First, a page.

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Gioachino ROSSINI (1792-1868)
Stabat Mater (1831/32) Original version, with sections by Giovanni Tadolini (1789-1872), orch. Antonio Fogliani (b.1976)) [56:07]
Giovanna d’Arco, Solo cantata (1832) with piano accompaniment orch. Marco Taralli (b.1967) [15:13]
Majella Cullagh (soprano); Marianna Pizzolato (mezzo); José Luis Sola (tenor); Mirco Palazzi (bass); Camerata Bach Choir, Poznań; Württemburg Philharmonic Orchestra/Antonio Fogliani
rec. live 14, 15, 17 July 2011, Ev. Stadtkirche, Bad Wildbad, Germany
Original texts and English translations included
NAXOS 8.573531 [71:20]

I’ve sung in a number of performances of Rossini’s Stabat Mater and I think it’s a very fine work. However, the version which I know – and which is familiar to most people – is the one from 1841.
 
Until I received this disc for review I had understood the history of the Stabat Mater to be as follows. In 1831 Rossini was approached by a Spanish nobleman, who asked him to write a setting of the Stabat Mater. Rossini seems to have been equivocal about the project because, for one thing, he made it a condition of his acceptance that his setting was never to be published. Furthermore, whether through indifference or poor health, Rossini only composed part of the work: movements 1 and 5–9 of the work we know today. To complete the piece he enlisted the help of a friend and fellow composer, the otherwise obscure Giovanni Tadolini, who duly obliged by filling in the gaps, as it were, composing music for the other parts of the text. On the death of the Spanish nobleman in 1841 Rossini got word that a Parisian publisher was intent on publishing the Rossini/Tadolini score and so he hastened to compose movements 2–4 and 10 whereupon the score that we know today was published. I had understood that Tadolini’s music was lost but I was wrong. I have learned from Reto Müller’s notes that the composite Rossini/Tadolini Stabat Mater, finished in 1832, was performed by singers and orchestra in Madrid on Good Friday, 5 April 1833. The full score and orchestral parts are lost but a piano reduction survived. The conductor of this present performance, Antonio Fogliani, worked from that piano score and Rossini’s 1841 final version to orchestrate – or perhaps I should say to re-orchestrate – the piece. On this disc we can hear, for only the second time, the 1832 version in Fogliani’s edition.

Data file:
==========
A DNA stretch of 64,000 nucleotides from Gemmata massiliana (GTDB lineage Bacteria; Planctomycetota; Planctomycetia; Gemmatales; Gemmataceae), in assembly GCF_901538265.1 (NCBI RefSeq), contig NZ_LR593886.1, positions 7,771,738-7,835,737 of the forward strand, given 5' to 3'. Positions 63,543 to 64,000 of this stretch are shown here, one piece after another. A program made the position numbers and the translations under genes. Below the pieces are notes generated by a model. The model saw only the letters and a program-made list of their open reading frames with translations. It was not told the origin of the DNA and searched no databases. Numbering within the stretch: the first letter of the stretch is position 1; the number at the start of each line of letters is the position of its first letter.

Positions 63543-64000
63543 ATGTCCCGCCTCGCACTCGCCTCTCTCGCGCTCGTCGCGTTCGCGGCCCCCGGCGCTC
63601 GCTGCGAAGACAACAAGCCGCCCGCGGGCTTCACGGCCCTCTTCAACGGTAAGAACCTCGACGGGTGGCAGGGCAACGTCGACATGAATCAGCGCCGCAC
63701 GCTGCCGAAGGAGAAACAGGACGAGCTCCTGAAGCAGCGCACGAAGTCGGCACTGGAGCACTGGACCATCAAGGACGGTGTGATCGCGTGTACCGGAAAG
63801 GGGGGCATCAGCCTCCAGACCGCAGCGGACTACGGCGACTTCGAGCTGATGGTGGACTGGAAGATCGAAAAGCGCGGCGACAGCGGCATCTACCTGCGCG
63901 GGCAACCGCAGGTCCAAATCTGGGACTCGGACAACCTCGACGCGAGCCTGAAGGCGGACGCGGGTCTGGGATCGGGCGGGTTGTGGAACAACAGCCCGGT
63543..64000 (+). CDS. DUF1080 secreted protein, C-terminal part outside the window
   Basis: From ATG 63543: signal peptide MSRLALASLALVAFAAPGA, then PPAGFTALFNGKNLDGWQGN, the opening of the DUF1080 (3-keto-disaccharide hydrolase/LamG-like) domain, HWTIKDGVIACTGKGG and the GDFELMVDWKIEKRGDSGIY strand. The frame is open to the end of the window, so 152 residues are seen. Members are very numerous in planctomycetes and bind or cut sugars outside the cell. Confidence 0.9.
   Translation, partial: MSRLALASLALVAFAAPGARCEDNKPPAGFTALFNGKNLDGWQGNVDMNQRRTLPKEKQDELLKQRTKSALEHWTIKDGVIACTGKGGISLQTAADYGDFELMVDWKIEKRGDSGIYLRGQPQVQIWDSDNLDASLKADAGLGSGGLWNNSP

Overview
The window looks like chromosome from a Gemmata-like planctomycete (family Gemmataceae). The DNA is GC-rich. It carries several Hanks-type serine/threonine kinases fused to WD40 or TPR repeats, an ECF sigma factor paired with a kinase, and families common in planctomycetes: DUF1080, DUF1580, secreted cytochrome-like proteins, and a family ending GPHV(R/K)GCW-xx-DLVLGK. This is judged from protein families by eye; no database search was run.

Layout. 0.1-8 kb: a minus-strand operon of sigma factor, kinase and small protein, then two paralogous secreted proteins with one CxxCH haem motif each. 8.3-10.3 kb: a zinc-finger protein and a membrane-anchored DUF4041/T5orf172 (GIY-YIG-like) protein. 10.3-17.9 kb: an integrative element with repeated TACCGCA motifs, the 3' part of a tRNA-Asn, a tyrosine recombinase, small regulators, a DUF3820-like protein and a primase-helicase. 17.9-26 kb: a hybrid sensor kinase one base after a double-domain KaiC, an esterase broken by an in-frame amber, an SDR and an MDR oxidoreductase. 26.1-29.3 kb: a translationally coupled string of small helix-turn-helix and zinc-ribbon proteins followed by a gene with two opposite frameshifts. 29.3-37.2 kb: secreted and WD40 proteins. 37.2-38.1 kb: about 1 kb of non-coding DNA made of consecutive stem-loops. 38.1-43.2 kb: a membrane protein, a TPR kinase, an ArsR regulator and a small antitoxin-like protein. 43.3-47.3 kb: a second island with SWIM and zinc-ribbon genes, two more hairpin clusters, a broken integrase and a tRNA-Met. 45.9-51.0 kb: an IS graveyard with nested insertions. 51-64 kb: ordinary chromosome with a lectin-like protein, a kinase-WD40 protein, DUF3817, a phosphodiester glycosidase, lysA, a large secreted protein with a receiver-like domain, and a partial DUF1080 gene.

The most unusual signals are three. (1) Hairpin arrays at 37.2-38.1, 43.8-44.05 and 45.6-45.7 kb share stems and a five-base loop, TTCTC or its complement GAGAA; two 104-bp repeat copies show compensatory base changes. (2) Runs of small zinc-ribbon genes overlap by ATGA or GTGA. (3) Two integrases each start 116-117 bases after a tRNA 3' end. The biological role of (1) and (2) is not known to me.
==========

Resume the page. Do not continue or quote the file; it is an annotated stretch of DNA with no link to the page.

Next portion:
The 1832 score consists of 13 movements. Before going any further, it may be helpful if I list those which are by Rossini himself and which, therefore, will be familiar. The Rossini movements, numbered as they appear in the 1832 score, are:-

‘Stabat Mater dolorosa’ (No. 1)
‘Fac ut ardeat cor meum’ (No. 8)
‘Sancta Mater, istud agas’ (No. 9)
‘Fac ut portem Christi matrem’ (No. 10)
‘Inflammatus et accensus’ (No. 11)
‘Quando corpus morietur’ (No. 12)

It will be seen at once that some key parts of the 1841 score are not by Rossini in the 1832 version. These include the celebrated tenor aria, ‘Cujus animam’, with its notorious top D flat and the concluding ‘Amen’. The present performance plays for 56 minutes and Rossini’s music accounts for 38 minutes. That means that Rossini composed 6 out of the 13 movements yet his music accounts for two-thirds of the playing length. That’s not a meaningless statistic; I mention those statistics to indicate that each of Tadolini’s contributions is on a rather more modest scale than those by Rossini.

The opening movement brings us Rossini’s familiar music. The drama is well projected in this performance but the choir’s opening phrases are not ideally quiet, nor are they particularly successful with quiet dynamics elsewhere in the movement, thereby sacrificing much of the tension in the music. With ‘Cujus animam’ we move into Tadolini territory. Interestingly, the words – three stanzas of the poem - that Rossini would later set in a single aria are here divided into three separate numbers by Tadolini. The ‘Cujus animam’ verse itself uses a tenor, as Rossini was to do in 1841. I’m afraid Tadolini’s effort is nowhere near as interesting. The solo line is florid and the music is rather superficial. Furthermore, I don’t care very much for José Luis Sola’s way with the music. His Italianate style may be appropriate but I don’t like the way he enunciates the words.